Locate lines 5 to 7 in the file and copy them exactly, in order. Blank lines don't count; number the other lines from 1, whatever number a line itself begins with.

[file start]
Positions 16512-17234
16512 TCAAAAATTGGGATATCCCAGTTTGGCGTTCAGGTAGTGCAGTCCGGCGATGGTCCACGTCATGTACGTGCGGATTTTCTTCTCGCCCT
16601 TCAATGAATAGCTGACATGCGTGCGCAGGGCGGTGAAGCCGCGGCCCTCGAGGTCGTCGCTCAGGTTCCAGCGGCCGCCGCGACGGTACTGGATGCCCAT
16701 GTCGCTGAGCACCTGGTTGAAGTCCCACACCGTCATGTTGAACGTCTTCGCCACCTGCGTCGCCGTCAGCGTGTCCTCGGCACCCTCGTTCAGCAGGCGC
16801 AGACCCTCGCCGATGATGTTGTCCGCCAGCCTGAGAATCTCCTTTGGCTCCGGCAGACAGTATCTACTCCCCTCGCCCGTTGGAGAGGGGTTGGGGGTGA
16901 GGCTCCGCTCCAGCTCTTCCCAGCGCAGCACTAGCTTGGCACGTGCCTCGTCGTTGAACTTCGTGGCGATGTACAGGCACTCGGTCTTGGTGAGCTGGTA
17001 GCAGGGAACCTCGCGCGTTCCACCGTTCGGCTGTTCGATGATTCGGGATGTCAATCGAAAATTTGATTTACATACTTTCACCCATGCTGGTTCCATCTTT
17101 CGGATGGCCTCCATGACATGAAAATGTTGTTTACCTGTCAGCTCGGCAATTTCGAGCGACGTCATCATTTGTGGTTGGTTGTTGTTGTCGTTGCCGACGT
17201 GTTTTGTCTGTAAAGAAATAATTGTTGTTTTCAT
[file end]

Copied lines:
16801 AGACCCTCGCCGATGATGTTGTCCGCCAGCCTGAGAATCTCCTTTGGCTCCGGCAGACAGTATCTACTCCCCTCGCCCGTTGGAGAGGGGTTGGGGGTGA
16901 GGCTCCGCTCCAGCTCTTCCCAGCGCAGCACTAGCTTGGCACGTGCCTCGTCGTTGAACTTCGTGGCGATGTACAGGCACTCGGTCTTGGTGAGCTGGTA
17001 GCAGGGAACCTCGCGCGTTCCACCGTTCGGCTGTTCGATGATTCGGGATGTCAATCGAAAATTTGATTTACATACTTTCACCCATGCTGGTTCCATCTTT